Research Summary

Potassium channels are protein-lined pores that span the lipid bilayer and act essentially as highly selective enzymes that catalyse the movement of potassium ions across the cell membrane. Potassium ion movement across the membrane tends to drive the membrane voltage toward the equilibrium potential for potassium (~ -90 mV), consequently these channels play a vital role in determining cell excitability and, by extension, cell function. For example, ATP-gated potassium channels play a role in coupling the increase of plasma glucose to insulin secretion; voltage-gated potassium channels affect the rhythm of the heart and influence chemical signalling between neurones in the brain.

From the many types of K channels that exist we have chosen to focus on voltage-gated K+ channels. In this class of channel the probability that the channel is open and conducting is determined by the membrane voltage. Using the voltage clamp technique we address questions such as the voltage-dependence of activation, the mechanism(s) of inactivation, the ionic selectivity of the channel pore and the influence of test substances on channel behaviour. Recently, the focus in the lab has shifted from potassioum channels expressed in pituitary cells (melanotrophs), to cloned channels. In this approach, and in collaboration with Dr. Fedida’s lab, molecular biological techniques are used to express normal and point-mutated K+ channels in a cell line (human embryonic kidney (HEK) cells) so that recording from a homogeneous population of channels is facilitated. Ultimately, by examining the effects of organic substances and ions (e.g. Zn2+, H+) on the behaviour of normal and mutant channels we hope to develop our understanding of structure/function relationships in these wonderfully interesting proteins.

Students who study in the lab may expect to learn voltage clamp recording of macroscopic and microscopic (single channel) currents using patch electrodes, the use of computers for data analysis and modelling of current behaviour and, finally, the application of molecular biology in the expression of wild-type and mutated potassium channels.


BSc (Biology) University of Waterloo, 1976
MSc (Biology) University of Waterloo, 1979
PhD (Physiology) UBC, 1984
MRC Postdoctoral Fellow
MRC Neuroendocrinology Unit, UK, 1984-1987
BCHCRF Scholar, UBC, 1988-1993


Comprehensive List
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Selected Publications

  1. Kwan DCH, Fedida D & Kehl, SJ, Single channel analysis of the inhibition of hKv1.5 current by external protons. Biophys. J. In press.
  2. Zhang S, Eduljee C, Kwan DCH, Kehl SJ & Fedida D. Constitutive inactivation of the Kv1.5 mutant channel, H464G, in K+-free solutions at physiological pH. Cell Biochem. Biophys. 34(2):221-230, 2005.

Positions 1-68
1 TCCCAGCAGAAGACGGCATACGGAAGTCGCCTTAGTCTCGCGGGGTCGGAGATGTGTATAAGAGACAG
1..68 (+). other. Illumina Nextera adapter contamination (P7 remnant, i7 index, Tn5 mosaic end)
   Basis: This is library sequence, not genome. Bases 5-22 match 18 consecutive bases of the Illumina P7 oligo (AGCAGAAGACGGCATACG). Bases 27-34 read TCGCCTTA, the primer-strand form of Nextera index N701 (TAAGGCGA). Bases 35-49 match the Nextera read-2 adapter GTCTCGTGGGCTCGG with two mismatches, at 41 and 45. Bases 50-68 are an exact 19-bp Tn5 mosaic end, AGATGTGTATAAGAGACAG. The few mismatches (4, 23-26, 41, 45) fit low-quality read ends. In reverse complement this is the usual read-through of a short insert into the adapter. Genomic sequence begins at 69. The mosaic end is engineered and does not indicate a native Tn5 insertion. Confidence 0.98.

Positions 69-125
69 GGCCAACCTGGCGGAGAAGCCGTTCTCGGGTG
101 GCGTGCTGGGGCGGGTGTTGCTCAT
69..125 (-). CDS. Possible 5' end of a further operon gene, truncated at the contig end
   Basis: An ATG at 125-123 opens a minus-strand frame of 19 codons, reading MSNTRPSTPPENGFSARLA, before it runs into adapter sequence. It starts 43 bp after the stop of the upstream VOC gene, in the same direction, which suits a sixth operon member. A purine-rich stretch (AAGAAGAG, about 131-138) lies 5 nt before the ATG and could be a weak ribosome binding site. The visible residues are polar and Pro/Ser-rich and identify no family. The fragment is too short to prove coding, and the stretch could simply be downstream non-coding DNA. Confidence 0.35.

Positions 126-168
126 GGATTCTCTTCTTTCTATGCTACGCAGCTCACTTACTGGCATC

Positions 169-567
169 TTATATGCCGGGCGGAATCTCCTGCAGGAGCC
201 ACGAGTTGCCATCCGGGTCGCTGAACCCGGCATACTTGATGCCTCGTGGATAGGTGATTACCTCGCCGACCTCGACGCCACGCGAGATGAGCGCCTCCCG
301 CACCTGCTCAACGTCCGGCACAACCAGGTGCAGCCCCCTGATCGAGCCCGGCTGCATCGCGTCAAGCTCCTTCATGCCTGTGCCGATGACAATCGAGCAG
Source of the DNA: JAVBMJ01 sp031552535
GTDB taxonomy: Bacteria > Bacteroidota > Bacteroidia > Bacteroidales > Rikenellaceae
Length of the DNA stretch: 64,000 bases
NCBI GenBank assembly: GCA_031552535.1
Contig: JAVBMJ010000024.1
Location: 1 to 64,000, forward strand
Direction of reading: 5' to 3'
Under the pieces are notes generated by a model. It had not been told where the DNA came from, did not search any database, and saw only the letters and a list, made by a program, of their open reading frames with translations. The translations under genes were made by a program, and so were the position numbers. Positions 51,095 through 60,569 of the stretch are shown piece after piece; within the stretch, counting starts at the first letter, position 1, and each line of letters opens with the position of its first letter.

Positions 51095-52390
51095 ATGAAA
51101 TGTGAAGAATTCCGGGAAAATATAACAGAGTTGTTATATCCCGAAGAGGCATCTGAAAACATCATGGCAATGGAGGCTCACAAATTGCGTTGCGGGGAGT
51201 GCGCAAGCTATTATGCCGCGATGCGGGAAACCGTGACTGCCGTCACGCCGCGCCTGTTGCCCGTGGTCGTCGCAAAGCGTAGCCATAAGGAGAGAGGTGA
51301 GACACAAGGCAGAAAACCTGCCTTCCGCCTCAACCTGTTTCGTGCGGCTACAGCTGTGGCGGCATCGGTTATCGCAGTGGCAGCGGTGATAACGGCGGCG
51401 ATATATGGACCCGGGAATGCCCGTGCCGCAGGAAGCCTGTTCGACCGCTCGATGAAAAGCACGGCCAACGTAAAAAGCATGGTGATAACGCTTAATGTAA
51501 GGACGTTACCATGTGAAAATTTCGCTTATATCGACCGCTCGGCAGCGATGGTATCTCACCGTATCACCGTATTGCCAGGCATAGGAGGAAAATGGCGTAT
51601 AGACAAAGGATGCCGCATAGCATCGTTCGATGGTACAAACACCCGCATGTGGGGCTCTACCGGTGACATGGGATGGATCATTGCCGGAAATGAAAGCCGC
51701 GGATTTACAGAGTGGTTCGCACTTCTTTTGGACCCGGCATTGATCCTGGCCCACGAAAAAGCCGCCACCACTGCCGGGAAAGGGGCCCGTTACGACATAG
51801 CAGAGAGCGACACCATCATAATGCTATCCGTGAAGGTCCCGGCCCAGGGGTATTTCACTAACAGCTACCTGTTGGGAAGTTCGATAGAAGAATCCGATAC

3. Fedida D, Zhang S, Kwan DCH, Eduljee C & Kehl SJ. Synergistic inhibition of the maximum conductance of Kv1.5 channels by extracellular K+ reduction and acidification. Cell Biochem. Biophys. 43(2):231-242, 2005.
  4. Kwan DCH, Eduljee C, Lee LL, Zhang S, Fedida D & Kehl SJ. The external K+ concentration and mutations in the outer pore mouth affect the inhibition of Kv1.5 current by Ni2+. Biophys. J. 86 (4):2238-2250, 2004.
  5. Zhang, S., Kehl, S.J., Fedida, D. Modulation of Kv1.5 potassium channel gating by extracellular zinc. Biophysical Journal, 81:125-136, 2001.
  6. Zhang, S., Kwan, D.H.C., Fedida, D., Kehl, S.J. External K+ relieves the block but not the gating shift caused by Zn2+ in human Kv1.5 channels. J. Physiol. 532.2:349-358, 2001.
  7. Kehl, S.J. Eicosatetranoic acid (ETYA), a non-metabolizable analogue of arachidonic acid, blocks the fact-inactivating potassium current of rat pituitary melanotrophs. Can. J. Physiol. Pharmacol., 79:1-8, 2001.
  8. Kehl, S.J. & Wong, K. Large conductance calcium-activated potassium channels of cultured rat melanotrophs. J. Membrane Biology, 150:219-230, 1996.
  9. Davidson, J.-L. & Kehl, S.J. Changes of activation and inactivation gating of the transient potassium current of rat pituitary melanotrophs caused by micromolar Cd2+ and Zn2+. Can. J. Physiol. Pharmacol. 73:36-42, 1995.
  10. Kehl, S.J. 4-aminopyridine causes a voltage-dependent block of the transient outward current in acutely dissociated adult rat melanotrophs. J. Physiol. 431:512-528, 1990.
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